• Renegotiating vendor contracts

  • Restructuring client contracts

  • Ensuring pricing is aligned with company & industry trends

  • Analyzing commission structures

  • Supply chain management

  • Attributing costs to revenues

  • Etc.

10 – Making Cost Cuts

Outsourced CFOs can usually make more (and better) strategic cost cuts than an in-house team, which makes it one of the popular outsourced CFO services. The reason an outsourced CFO can be more effective is because:

  1. They will have expansive experience with a variety of companies in your industry so they have a deep understanding of benchmarks to which they can compare your costs.

  2. They are more objective. Where managers or teams may have more of an interest in particular projects or initiatives that may influence their cost-cutting strategy, outsourced CFOs have no such biases and make decisions based on data and experience.

  3. Cost cuts will be more objective. Cost-cutting isn’t a simple “big numbers are bad, small numbers are good” game. To achieve cost cutting that is sustainable and that drives company goals as opposed to undermining them, thoughtful consideration, data analysis, and objectivity needs to take place.

11 – Facilitating Mergers & Acquisitions

Whether your transaction includes a merger, acquisition, or partial, public, entity or asset sale, helpful CFO outsourcing services may include:

  • preliminary analysis and reporting

  • forecasting

  • stabilizing financial functions

  • advising key team members during the sales process

  • preparing relevant documentation

 

Mergers & Acquisitions

 

At Bryant CPA, we are here to guide you through the M&A process

 

A typical 10-step M&A deal process includes:

  1. Develop an acquisition strategy – Developing a good acquisition strategy revolves around the acquirer having a clear idea of what they expect to gain from making the acquisition – what their business purpose is for acquiring the target company (e.g., expand product lines or gain access to new markets)

  2. Set the M&search criteria – Determining the key criteria for identifying potential target companies (e.g., profit margins, geographic location, or customer base)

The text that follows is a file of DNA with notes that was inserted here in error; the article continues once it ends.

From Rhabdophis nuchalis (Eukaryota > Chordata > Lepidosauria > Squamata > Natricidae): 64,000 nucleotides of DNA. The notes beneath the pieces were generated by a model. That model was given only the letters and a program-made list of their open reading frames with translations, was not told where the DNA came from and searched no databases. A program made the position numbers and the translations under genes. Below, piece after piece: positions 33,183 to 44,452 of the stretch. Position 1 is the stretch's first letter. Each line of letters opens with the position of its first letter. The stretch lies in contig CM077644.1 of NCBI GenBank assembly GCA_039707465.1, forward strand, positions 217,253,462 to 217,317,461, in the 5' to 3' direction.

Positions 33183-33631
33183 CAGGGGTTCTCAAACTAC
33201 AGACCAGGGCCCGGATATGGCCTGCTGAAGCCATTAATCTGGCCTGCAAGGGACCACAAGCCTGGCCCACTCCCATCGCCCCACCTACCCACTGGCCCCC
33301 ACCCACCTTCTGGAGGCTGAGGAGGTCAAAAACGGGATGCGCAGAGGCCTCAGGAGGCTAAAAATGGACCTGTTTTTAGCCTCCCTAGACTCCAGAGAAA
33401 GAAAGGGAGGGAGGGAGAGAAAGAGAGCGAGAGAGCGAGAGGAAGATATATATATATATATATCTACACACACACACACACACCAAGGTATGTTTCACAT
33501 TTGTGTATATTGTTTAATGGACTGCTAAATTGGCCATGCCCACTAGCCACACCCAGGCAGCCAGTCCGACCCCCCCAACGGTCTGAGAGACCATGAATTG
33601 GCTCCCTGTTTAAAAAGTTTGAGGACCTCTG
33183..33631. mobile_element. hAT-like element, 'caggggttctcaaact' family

3. Search for potential acquisition targets – The acquirer uses their identified search criteria to look for and then evaluate potential target companies

  4. Begin acquisition planning – The acquirer makes contact with one or more companies that meet its search criteria and appear to offer good value; the purpose of initial conversations is to get more information and to see how amenable to a merger or acquisition the target company is

  5. Perform valuation analysis – Assuming initial contact and conversations go well, the acquirer asks the target company to provide substantial information (current financials, etc.) that will enable the acquirer to further evaluate the target, both as a business on its own and as a suitable acquisition target

  6. Negotiations – After producing several valuation models of the target company, the acquirer should have sufficient information to enable it to construct a reasonable offer; Once the initial offer has been presented, the two companies can negotiate terms in more detail

  7. M&A due diligence – Due diligence is an exhaustive process that begins when the offer has been accepted; due diligence aims to confirm or correct the acquirer’s assessment of the value of the target company by conducting a detailed examination and analysis of every aspect of the target company’s operations – its financial metrics, assets and liabilities, customers, human resources, etc.

  8. Purchase and sale contract – Assuming due diligence is completed with no major problems or concerns arising, the next step forward is executing a final contract for sale; the parties make a final decision on the type of purchase agreement, whether it is to be an asset purchase or share purchase

  9. Financing strategy for the acquisition – The acquirer will, of course, have explored financing options for the deal earlier, but the details of financing typically come together after the purchase and sale agreement has been signed

  10. Closing and integration of the acquisition – The acquisition deal closes, and management teams of the target and acquirer work together on the process of merging the two firms

 

Accounting System/ERP Implementation

If your financial management software and internal systems are incapable of keeping up with your growth, are incompatible with your other operational and/or sales systems and processes, or lack features essential to your business, it may be time to reevaluate. We can help to analyze your current systems, assess your current and future needs, design a systems combination that will work best for your organization’s current and future growth (including tiers of implementation, if needed), help select and negotiate with a provider, help ensure the transition goes as smoothly as possible, and help train personnel on the new systems to maximize understanding, comfort, and utilization.

 

Budgeting and Forecasting

 

Planning, budgeting and forecasting in today’s fast-changing global economy requires organizations to be agile, with the ability to respond quickly to new market opportunities or threats. Success requires the ability to set corporate targets or budgets, combined with the ability to continually monitor performance and dynamically update planning assumptions and resource allocations on a periodic basis using dynamic planning techniques.  We can help establish Budgets and create Financial Forecast Models and help you monitor along the way.